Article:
Six ways to reach the top faster, easier--and with less pain.
Every climb contains one fundamental element: effort. But there are other ingredients that can make or break a successful ascent. Here are six essentials that Andy Applegate, climbing specialist and co-owner of VeloSports Performance Center swears by.
If you go above threshold too soon, you'll blow up and slow down before you reach the top. Keep your breathing deep and comfortable and your heart rate below threshold at the start of the climb. As you fall into a rhythm, gradually increase your effort until you're climbing at threshold. The final 200 metres is the perfect place to take it to the max and attack. If you start smart, you'll have the energy to finish strong.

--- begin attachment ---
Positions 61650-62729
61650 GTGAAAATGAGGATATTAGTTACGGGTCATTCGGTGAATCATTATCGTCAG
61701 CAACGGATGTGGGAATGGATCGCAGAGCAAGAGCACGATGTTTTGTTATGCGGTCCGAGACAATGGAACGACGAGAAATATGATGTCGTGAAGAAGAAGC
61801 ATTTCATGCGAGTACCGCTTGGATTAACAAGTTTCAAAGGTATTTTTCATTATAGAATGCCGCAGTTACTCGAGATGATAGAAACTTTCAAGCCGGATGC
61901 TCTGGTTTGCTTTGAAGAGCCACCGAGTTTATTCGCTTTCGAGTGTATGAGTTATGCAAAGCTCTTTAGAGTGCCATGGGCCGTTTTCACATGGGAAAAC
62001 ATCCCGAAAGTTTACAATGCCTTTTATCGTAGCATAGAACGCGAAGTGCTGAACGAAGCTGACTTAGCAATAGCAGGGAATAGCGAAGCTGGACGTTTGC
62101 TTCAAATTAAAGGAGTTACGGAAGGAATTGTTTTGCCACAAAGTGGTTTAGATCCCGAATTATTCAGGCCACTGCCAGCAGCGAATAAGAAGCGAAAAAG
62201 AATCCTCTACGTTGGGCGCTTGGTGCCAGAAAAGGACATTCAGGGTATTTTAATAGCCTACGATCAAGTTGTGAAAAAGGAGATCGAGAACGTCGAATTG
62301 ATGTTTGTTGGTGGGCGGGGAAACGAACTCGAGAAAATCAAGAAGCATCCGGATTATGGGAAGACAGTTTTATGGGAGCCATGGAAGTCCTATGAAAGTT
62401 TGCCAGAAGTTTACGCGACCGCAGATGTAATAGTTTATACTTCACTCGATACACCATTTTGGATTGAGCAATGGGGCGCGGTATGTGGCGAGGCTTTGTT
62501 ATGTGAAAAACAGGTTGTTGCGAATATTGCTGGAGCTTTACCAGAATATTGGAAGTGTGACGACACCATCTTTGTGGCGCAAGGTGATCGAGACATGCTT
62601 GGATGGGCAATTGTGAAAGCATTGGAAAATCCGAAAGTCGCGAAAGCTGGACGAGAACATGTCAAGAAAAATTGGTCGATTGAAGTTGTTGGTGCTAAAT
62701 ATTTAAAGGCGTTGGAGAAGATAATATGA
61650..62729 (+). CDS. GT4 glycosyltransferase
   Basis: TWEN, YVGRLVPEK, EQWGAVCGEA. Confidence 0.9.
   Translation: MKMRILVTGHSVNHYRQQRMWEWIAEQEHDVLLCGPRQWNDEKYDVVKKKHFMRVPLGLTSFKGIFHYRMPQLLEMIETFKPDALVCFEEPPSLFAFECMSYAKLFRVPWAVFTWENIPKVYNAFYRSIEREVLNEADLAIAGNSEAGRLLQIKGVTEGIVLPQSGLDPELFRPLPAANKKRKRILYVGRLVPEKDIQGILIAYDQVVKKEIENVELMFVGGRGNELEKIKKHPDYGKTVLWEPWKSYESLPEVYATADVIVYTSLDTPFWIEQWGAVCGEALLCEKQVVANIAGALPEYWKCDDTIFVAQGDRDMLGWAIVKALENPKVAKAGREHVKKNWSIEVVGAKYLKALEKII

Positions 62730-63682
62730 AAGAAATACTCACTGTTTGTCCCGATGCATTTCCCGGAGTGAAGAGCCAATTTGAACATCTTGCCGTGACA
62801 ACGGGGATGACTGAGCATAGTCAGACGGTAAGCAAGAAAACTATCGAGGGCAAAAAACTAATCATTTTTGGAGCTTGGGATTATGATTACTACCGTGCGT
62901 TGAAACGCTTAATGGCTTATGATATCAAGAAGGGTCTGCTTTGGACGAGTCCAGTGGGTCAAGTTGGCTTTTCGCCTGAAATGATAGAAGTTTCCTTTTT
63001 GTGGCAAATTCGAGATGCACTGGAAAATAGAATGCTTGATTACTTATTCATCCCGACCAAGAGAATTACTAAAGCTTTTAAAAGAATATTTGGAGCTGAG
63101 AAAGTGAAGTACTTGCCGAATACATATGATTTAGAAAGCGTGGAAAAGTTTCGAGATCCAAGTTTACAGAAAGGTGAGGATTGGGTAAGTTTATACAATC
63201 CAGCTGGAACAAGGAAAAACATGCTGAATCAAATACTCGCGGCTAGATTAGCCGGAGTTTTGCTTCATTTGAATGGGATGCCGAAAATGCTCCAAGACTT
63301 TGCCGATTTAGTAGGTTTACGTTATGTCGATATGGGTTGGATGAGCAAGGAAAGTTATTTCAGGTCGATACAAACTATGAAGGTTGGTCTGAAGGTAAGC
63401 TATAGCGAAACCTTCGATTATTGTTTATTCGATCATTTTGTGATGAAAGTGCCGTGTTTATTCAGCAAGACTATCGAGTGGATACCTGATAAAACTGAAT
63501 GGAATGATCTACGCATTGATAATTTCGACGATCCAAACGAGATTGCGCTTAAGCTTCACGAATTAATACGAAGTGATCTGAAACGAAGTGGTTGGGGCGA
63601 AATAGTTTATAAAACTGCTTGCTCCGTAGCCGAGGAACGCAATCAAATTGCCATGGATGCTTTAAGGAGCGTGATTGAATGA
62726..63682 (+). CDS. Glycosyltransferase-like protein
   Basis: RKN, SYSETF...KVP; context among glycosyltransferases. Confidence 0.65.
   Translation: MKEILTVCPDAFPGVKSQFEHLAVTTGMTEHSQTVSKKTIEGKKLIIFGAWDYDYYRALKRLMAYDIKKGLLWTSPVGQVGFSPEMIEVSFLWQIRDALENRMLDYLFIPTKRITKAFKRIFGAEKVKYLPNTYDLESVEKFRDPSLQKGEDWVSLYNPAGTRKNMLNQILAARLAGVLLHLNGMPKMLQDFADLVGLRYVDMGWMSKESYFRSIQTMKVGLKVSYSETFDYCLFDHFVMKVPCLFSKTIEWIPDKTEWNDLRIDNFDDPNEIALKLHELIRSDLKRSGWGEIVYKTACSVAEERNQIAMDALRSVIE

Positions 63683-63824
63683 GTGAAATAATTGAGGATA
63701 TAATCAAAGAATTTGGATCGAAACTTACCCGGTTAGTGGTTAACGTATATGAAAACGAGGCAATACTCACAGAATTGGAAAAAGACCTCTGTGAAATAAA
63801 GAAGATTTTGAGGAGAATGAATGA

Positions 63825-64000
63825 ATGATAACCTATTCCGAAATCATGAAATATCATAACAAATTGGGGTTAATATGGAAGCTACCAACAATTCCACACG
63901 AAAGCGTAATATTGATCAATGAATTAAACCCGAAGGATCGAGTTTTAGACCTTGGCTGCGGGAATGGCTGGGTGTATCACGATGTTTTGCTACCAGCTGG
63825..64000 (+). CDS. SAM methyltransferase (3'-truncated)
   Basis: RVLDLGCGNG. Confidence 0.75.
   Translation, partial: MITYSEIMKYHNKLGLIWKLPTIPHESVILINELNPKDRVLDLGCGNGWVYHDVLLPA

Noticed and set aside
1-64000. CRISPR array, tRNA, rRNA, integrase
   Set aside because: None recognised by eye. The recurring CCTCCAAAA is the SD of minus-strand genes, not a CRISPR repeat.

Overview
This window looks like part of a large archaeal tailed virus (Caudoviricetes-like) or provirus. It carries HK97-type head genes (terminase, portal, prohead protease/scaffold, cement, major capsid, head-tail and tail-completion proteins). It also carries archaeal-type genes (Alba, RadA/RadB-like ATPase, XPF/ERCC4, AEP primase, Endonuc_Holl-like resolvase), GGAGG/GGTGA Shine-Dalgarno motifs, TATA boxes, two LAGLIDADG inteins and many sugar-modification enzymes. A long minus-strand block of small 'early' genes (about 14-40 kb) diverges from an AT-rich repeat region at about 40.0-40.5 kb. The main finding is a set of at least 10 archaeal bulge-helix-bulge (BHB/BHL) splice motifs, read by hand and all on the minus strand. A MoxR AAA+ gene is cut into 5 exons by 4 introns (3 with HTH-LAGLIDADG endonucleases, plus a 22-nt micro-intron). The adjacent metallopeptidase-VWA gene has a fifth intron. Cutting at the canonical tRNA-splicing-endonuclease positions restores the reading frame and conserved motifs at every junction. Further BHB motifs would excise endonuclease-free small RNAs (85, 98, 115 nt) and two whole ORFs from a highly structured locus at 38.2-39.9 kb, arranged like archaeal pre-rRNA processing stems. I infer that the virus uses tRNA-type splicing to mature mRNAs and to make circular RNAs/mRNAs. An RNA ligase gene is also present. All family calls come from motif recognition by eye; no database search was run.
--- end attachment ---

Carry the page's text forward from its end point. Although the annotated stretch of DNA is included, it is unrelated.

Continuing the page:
Sit - most of the time
Unless you're a 55kg Spanish climbing specialist, your rear end should be planted on your saddle for most of the climb. You use about 5 per cent more energy when you stand during a climb than when you sit.
Shift your weight back slightly for maximum leverage on the pedals. Stand only when your body needs a break from the seated position or when you have to jump and accelerate to attack or chase. When you stand, keep your butt back so the nose of your saddle brushes the backs of your thighs and your weight is over the crank. Shifting your weight too far forward will cause you to overweight the front tire and lose traction in the back.